I never use my PC on Sundays. I sit before the magic box all day and all evening, six days a week. If I used it on Sunday too, I think I’d become insane. I always recall the poor cabman in Black Beauty who had a seven-day licence, and died of overwork. “I never got my Sundays,” he lamented at the end.
But a very interesting email came in an hour ago as I was off to bed, with some very sound suggestions about how to make and sell the Eusebius book. It’s way too late for me to digest, so I’ll mull it over on Monday. It included a sample page that had just the look that I am aiming for.
However, it also recommended strongly that I print a Greek text, rather like the Loebs. This I have very much wanted to do. But there are obstacles, which I need to find a way around.
The book consists of an epitome, plus catena fragments, plus Latin fragments, plus Syriac fragments. The catena fragments are printed from Angelo Mai, and were reprinted by Migne. This exists in electronic form, so would be simple to include. The Syriac would need to be typed, and I’d have to pay for that. But I have someone in mind who would do it. The Latin, if necessary, I could do myself from Mai.
However, it’s not so simple for the epitome. This was translated from the critical edition by Claudio Zamagni, published a few months ago by Sources Chrétiennes. It would be a bit odd to use Migne’s text instead of that, although I suppose I physically could.
While I don’t believe that Zamagni’s text can be in copyright (although the apparatus and translation certainly can), I don’t want a law suit. In fact I don’t want to do anything that Zamagni wouldn’t like, since I’ve swapped emails with him and know him. So I need to discover who “owns” the text, and find out if I would be allowed to reprint the bare text. As a plus, they should probably have an electronic text available.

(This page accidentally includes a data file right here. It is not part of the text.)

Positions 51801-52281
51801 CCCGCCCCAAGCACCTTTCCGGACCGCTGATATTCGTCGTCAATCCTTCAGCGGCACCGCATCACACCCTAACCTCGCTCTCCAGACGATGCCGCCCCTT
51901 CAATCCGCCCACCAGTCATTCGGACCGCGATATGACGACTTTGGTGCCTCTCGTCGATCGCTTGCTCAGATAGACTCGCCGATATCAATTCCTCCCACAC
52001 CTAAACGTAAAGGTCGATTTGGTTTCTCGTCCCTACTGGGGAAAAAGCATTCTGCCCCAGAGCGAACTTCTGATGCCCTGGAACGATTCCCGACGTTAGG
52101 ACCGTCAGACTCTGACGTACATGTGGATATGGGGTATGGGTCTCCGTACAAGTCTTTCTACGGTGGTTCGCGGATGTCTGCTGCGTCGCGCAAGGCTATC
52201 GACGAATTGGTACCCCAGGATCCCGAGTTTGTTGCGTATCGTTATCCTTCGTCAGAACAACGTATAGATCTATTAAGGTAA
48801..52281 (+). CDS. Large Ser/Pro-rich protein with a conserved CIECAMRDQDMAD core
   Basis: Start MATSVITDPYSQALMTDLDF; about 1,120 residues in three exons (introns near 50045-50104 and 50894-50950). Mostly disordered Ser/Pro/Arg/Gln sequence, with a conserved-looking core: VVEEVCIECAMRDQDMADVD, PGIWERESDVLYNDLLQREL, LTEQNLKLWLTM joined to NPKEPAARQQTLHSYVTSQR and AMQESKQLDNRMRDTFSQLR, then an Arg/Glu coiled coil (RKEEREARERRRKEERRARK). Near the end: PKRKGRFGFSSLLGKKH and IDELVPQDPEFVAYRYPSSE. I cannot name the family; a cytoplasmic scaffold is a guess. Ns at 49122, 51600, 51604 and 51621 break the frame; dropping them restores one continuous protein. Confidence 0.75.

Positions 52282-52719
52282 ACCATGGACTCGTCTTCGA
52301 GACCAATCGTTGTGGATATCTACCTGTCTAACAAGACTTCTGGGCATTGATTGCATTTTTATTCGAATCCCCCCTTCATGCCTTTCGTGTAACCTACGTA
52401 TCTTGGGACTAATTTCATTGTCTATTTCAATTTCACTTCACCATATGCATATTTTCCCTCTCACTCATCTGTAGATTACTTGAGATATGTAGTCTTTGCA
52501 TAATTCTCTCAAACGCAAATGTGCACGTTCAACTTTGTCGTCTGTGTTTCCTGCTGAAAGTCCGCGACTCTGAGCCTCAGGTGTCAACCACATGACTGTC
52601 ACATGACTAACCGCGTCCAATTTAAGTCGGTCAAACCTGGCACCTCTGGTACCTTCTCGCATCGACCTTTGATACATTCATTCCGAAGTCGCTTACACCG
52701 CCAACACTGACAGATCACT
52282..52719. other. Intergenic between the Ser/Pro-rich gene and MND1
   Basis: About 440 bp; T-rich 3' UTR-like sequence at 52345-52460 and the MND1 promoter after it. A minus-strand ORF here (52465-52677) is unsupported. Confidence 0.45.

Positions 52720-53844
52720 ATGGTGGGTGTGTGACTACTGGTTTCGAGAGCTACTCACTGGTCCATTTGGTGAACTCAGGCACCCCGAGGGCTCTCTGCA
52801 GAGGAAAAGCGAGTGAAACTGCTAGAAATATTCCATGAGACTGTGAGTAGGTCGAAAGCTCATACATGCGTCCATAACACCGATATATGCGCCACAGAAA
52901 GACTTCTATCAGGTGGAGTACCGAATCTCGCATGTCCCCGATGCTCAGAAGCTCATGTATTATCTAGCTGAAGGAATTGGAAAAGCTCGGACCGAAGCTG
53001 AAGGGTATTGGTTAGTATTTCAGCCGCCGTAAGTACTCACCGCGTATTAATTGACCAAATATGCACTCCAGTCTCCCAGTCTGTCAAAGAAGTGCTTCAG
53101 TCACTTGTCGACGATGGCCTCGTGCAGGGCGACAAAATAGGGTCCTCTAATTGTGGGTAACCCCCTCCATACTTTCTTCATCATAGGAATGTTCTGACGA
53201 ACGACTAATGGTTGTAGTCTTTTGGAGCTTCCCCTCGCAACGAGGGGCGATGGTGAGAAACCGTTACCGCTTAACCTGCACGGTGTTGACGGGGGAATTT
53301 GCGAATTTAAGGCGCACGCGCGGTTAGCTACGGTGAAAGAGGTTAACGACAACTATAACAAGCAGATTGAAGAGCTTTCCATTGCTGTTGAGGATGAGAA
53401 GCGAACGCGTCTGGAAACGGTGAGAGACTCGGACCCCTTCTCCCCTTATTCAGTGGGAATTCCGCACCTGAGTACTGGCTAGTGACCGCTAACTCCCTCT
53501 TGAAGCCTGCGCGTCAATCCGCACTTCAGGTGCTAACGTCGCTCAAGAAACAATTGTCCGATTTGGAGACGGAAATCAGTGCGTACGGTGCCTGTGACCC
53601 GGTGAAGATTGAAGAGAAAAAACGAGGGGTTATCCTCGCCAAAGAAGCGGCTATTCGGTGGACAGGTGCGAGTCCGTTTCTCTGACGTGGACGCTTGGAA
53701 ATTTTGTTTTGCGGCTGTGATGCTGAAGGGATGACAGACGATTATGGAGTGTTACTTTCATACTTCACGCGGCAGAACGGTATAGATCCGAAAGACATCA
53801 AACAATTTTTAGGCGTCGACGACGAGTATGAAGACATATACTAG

I don’t want to use their apparatus; this is not about printing a critical text, but about allowing readers to check interesting points in the translation against the original. Anyone who wants to see how Claudio made his text should use his book. It’s sobering to reflect that Claudio’s dissertation, of which the SC text is but a part, blows the socks off almost any piece of anglophone scholarship that I have ever read. This is a book, remember, from a man just out of university. What a guy!
So I’ve fought off the urge to go to bed, and written to Claudio to ask about these issues. Who owns the text? Can he help? I’ve also written to a French Jesuit scholar whom I know, whom I think is associated with the SC. He may know who I need to talk to, and put in a good word for me.
It’s worth asking. If they are willing for me to use that text, and can provide an electronic text, then that settles it; I will print the original language on facing pages. I’ll commission the transcription of the Syriac, and we’ll do it.
But if it gets all difficult, or they want serious sums of money, then my choices will be to print the Migne text anyway with a disclaimer — rather horrible — or else omit the original languages altogether.
Decisions, decisions! In that situation, I wonder what readers would prefer?